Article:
One of the greatest losses in life comes while watching a previously witty and thoughtful loved one lose the things that make them, them. I suspect most people can relate to that sentiment – and some folks have probably experienced it in a much more intimate way than others. Professionally, those of us that look after outpatient hemodialysis patients have also seen that decline happen within the context of dialysis.
Indeed, the end-stage renal disease (ESRD) population has long been known to carry a higher burden of cognitive dysfunction than the general population; estimates of the prevalence of cognitive impairment among hemodialysis patients who are over age 55 ranges between 30- 70%. What is poorly understood, however, is how hemodialysis impacts those cognitive deficits. Given the personal/ familial burden of cognitive decline, as well as the impact of this disease on their medical care, understanding cognitive impairment in the context of hemodialysis should be of great interest to us all.
Previous work has sought to ascertain the prevalence of cognitive decline among patients with chronic kidney disease (CKD). Some of those have found a correlation between declining cognition and progressive CKD; other publications, such as the work done by Tamura et al as discussed in a previous blog post, have not shown that progressive CKD tracks with declines in cognition when captured by the mini-mental status exam (MMSE).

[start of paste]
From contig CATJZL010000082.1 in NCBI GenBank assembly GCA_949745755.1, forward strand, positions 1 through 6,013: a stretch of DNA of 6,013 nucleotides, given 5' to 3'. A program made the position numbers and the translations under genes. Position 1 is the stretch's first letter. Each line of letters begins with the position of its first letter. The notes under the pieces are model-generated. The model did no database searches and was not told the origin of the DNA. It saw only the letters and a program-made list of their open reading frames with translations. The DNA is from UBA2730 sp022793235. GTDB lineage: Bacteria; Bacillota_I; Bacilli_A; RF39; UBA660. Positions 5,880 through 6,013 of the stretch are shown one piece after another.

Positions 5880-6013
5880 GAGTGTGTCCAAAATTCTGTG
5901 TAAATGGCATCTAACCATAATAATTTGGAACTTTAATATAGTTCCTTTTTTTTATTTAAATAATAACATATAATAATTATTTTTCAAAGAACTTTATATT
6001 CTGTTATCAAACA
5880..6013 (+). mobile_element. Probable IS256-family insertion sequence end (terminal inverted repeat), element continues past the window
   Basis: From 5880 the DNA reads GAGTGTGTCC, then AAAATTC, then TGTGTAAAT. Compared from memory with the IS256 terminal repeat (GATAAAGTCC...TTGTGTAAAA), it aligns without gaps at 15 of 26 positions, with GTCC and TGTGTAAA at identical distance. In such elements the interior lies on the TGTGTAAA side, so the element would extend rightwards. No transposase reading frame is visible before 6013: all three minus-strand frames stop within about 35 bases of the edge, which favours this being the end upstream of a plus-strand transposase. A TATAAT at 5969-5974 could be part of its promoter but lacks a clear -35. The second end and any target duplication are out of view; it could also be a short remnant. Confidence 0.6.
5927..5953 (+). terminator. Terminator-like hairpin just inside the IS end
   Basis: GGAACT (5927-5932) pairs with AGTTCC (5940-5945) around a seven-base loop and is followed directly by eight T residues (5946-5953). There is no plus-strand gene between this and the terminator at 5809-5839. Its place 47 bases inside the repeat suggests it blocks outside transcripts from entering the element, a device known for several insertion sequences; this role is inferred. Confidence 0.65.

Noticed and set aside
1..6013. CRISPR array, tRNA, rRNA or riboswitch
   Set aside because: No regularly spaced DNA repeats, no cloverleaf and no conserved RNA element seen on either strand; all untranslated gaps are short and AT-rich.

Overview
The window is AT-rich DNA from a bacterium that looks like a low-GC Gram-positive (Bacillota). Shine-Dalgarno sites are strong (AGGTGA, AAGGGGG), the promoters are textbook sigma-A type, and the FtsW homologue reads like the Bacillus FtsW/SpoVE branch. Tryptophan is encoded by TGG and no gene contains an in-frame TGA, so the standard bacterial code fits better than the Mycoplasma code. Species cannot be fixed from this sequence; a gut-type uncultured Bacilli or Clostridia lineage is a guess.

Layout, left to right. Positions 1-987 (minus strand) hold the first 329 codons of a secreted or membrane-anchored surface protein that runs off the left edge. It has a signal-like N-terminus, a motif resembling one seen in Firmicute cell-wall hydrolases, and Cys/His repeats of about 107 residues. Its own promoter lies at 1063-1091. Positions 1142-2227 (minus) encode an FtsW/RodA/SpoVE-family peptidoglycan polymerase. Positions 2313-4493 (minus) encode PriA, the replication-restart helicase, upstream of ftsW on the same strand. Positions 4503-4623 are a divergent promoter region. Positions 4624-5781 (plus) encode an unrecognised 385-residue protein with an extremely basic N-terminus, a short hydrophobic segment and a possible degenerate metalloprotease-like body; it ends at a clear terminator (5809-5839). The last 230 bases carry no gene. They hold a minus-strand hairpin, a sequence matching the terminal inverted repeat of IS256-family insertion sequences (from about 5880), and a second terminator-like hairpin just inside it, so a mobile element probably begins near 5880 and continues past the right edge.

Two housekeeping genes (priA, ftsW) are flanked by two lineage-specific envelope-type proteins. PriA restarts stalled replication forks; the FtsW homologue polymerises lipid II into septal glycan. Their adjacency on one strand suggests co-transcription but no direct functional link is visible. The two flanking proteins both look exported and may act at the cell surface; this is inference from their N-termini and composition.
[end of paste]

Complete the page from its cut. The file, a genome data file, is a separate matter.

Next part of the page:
In a recent AJKD article, Drew et al prospectively assessed cognitive function over time using a robust battery of tests in order to ascertain how memory and executive function – representing two distinct cognitive domains – were affected by dialysis. They collected data at least annually from 314 outpatients and had median follow-up of 2.1 years. This design also allowed them to assess for risk factors for decline.
Executive function refers to a collection of cognitive processes, but it is probably best thought of as an individual’s ability to reason through an issue and to problem-solve. That contrasts with memory, representing an individual’s ability to recall information previously learned. Drew et al found that memory was preserved or slightly improved when evaluated year-over-year, but that executive function had a statistically significant decline over time. The decline in executive function was noted over a variety of different tests, making the result fairly robust. Further covariate analysis identified older age as the most significant risk factor. It should be noted that the neurocognitive studies were performed during the first hour of dialysis rather than during some interval following treatment. While the authors have shown that there is no change between tests performed one hour prior to and those performed during dialysis, it is possible that this is not the optimal time to assess a patient’s problem-solving abilities.
The logical question that emerges is: Why?
I think all of us could come up with several reasonable explanations:
- Could this decline be unrelated to dialysis, instead related to underlying comorbid diseases?
- Do we negatively impact cognition through the metabolic flux induced by dialysis?
- Or, as hypothesized by the authors, is this pattern of decline a reflection of the high prevalence of cerebrovascular disease in this population, with consequences akin to multi-infarct dementia?
Obviously, this remains an open question, though by beginning to understand the baseline rate of decline and developing a toolset for cognitive assessment, Drew et al have allowed us to meander a bit further down the road to answering it.